Our Strategists are senior recruiters who often hail from the entrepreneurial or operations world. They are well-versed in hiring a variety of roles, across various stages in a company’s lifecycle. They’re executors who work closely with your team and potentially Domain Experts to develop a tailored hiring process based on your culture and each job’s end goal. If hiring is not your full time job, you must make sure you have a Strategist to run the process—they take full ownership so you can focus on what you do best. If you’re an in-house or contract Recruiter, you probably play this role yourself.
The Domain Expert
As a subject-matter expert in their field, Domain Experts bring to the table a deep understanding of the nuances of a particular role, and how it fits into the larger business function. This should be someone who has worked with top firms doing the work that you’re hiring for, and are up-to-date with the current employment landscape for that field. The Domain Expert works hand-in-hand with the Strategist to craft job descriptions that will attract the best candidates while helping the Interviewers tell the difference between good and great. Ideally, they are available for consultations, final interviews, and gut-checks throughout the process.
As a vital part of the recruiting ecosystem, the Interviewer ensures only quality candidates proceed through the screening process based on the questions the Strategist and Domain Expert develop.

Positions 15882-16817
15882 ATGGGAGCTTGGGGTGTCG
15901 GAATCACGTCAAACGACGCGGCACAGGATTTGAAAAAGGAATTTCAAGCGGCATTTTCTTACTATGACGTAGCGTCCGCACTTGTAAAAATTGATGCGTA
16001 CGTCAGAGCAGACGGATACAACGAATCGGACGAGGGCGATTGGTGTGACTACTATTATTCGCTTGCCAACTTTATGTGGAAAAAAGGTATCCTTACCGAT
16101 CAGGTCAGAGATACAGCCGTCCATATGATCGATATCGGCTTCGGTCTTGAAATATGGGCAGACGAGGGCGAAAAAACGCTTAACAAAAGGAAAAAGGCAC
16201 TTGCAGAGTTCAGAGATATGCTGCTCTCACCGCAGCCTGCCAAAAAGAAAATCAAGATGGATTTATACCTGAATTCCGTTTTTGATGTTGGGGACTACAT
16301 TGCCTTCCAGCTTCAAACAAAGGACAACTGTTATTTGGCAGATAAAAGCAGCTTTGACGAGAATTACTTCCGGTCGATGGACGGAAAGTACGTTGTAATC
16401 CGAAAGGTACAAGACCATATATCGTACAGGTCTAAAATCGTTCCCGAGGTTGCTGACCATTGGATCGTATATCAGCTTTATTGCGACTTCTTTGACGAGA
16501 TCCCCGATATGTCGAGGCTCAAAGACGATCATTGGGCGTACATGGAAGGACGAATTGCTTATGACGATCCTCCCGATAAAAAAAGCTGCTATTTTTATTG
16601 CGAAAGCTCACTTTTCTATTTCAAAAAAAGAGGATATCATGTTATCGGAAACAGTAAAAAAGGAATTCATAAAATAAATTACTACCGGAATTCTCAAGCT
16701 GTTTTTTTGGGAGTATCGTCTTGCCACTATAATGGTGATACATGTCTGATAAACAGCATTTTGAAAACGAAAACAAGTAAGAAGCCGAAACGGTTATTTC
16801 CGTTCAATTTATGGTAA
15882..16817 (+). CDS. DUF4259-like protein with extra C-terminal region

A good Interviewer has a keen eye for details which comes in handy as they filter the first step of the application process, then complete phone screens with candidates who are potential fits. The Interviewer discipline is perfect for a person who loves interacting with others and is naturally curious. It requires a high-EQ, but mature personality type.
An often unsung hero in the recruiting process, the Sourcer, searches far and wide for people who could potentially be good candidates for your open role, but who are not actively looking. A great Sourcer is a constant learner, with a passion for research, utilizing pattern recognition and input from the Domain Expert to find non-traditional candidates as well as obvious fits. They present their passive candidates to the Interviewer who provides feedback on whether they’re viable or not, then reaches out to start the conversation.
Coordinators work in harmony with other Disciplines, using their ‘get sh** done’ mentality to handle all behind the scene administrative operations. They are extremely detail-oriented, and consummate organizers who take the “paperwork” side of the recruiting process off the rest of the team’s plate as much as possible. They are responsible for updating and managing the ATS, handling the influx of data-points and documents, and all-in-all acting as the memory of the recruiting team.
IMHO, this is the ideal way to run a thorough and thoughtful hiring process. That being said, all best laid plans tend to shift when faced with reality. If you have a few people who can cover these roles across your company, supporting the recruiting function, you’ll be able to run a better, more diverse, process that will hopefully produce tremendous results. If you aren’t able to—you can bring on an external firm like ours to support your needs, or you can tap advisors and investors to play Domain Experts and perhaps co-founders, or early employees to pinch-hit the other disciplines.
If you want more information on what each role looks like, we’re always hiring for Coordinators, Interviewers and Strategists at AVRA so you can take a gander at our job descriptions here.